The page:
Among the things that Vice President Dick Cheney and Sen. Jim Inhofe, R-Tulsa, have in common is their consistently optimistic outlook about Iraq.
Cheney, who spoke at a fundraiser for Inhofe in Tulsa today, said in June 2005 on CNN: “The level of activity that we see today from a military standpoint, I think, will clearly decline. I think they’re in the last throes, if you will, of the insurgency.”
Earlier this month, on CBS’ “Face the Nation,” the vice president said: “I do believe we can win in Iraq. I think it is a worthy cause. I think it’s absolutely essential that we prevail, and I think the United States of America, at the beginning of the 21st century, is perfectly capable of winning this fight against these people and setting up and establishing an Iraq, a democratic government that can defend itself. That’s basically our mission.”
Inhofe has made several trips to Iraq and has returned each time with an upbeat assessment.
In August 2003, just a few months after the invasion, Inhofe said, “I felt much better (about the progress) after being there. My overall assessment is things are going very well.”
After a trip to the Sunni Triangle in April 2005, he said, “We’re light years ahead of where I thought we were. We’re moving in the right direction.”
Then, in December 2005, he returned from a trip to Baghad and Fallujah and reported, “Each time, it’s been better, but the progress has never been as dramatic as this.”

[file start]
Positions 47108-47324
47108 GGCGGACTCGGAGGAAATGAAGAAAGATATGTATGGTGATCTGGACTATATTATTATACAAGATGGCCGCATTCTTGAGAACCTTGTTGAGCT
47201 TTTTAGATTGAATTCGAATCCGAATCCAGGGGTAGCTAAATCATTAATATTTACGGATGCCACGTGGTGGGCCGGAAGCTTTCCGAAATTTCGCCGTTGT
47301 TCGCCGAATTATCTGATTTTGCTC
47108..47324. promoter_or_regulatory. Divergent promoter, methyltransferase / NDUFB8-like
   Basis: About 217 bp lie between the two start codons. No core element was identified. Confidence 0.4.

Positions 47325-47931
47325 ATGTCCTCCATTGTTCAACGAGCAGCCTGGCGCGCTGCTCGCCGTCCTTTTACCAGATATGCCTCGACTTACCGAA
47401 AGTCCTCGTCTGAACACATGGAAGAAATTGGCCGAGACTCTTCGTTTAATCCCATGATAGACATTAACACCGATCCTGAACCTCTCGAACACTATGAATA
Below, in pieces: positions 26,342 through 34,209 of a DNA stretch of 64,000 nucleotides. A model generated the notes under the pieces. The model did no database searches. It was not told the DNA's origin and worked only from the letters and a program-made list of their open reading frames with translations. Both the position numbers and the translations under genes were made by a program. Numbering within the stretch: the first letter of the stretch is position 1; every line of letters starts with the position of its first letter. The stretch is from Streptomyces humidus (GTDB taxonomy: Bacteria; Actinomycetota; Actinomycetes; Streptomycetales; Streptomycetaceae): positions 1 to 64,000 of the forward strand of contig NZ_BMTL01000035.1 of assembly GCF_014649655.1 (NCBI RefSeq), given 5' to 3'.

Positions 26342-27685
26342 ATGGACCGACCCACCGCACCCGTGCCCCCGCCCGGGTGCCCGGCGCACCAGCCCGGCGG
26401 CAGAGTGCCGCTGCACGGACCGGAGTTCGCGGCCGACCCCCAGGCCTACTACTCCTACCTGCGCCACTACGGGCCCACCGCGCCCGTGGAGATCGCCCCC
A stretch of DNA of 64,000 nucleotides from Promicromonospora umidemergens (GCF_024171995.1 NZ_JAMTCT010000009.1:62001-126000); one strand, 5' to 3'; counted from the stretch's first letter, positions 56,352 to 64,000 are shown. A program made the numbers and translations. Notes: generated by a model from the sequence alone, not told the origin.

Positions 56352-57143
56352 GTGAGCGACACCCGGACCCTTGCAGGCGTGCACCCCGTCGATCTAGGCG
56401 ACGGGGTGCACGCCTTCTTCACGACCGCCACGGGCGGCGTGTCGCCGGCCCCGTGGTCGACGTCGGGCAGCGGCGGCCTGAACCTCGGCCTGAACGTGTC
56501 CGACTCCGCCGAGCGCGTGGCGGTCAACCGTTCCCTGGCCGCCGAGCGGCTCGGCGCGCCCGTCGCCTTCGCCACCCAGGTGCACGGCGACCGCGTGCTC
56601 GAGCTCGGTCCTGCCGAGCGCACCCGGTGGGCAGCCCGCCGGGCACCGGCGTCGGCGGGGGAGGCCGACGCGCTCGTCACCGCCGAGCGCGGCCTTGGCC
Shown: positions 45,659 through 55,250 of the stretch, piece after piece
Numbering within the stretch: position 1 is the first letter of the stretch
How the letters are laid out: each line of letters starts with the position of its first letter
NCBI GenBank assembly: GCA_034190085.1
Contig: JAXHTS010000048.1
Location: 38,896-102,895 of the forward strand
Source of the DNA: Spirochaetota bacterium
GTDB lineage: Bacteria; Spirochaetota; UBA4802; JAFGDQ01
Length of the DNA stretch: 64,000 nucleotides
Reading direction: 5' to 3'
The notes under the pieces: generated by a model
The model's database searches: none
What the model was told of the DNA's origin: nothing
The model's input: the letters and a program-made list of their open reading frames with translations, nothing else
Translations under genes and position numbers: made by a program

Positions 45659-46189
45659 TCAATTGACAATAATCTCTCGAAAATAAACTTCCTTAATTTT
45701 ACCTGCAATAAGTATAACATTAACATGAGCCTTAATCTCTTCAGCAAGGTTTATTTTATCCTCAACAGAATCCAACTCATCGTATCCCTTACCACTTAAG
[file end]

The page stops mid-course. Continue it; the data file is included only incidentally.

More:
Last April, in a speech on the Senate floor, Inhofe said, “You almost have go to there and see these people, and see what they are doing now that they say they couldn’t have done. It is very difficult for an American to walk through the streets _ whether it is Tikrit, Fallujah, Baghdad or anywhere else _ without people running up to you and saying my daughter can now get married, our girls can now go to school, now we have water we can drink, now we have a sewage system that we haven’t had since the end of the regime of Saddam Hussein.”
And Thursday, Inhofe said on the Senate floor, “We now see an improved Iraq. We see hospitals. We see manufacturers that are making clothing. We see girls that are going to school. This has never happened in the history of Iraq. We’ve seen all this progress …”
Needless to say, Democrats don’t share the optimism.
This week Democrats in both houses pushed through a war spending bill that would set timelines for withdrawing U.S. troops, with a goal of having most of them out by next April.
Sen. James Webb, D-Virginia, a former Navy secretary whose son is serving in the Marines in Iraq, said on the Senate floor on Thursday: “We won this war 4 years ago. The question is, When do we end the occupation?
“Iraq has been in turmoil for thousands of years. It will be in turmoil of one kind or another long after we leave. The U.S. military is not going to change the societal makeup of Iraq. The Maliki government is not going to bring peace among Iraq’s competing factions without the strong, diplomatic cooperation of other countries in the region.”
Optimistic or not, Democrats and Republicans must now find some middle ground and craft a war spending bill that will fund the military operations in Iraq and Afghanistan through September. But then the debate will begin on funding for the war in the fiscal year that begins Oct. 1.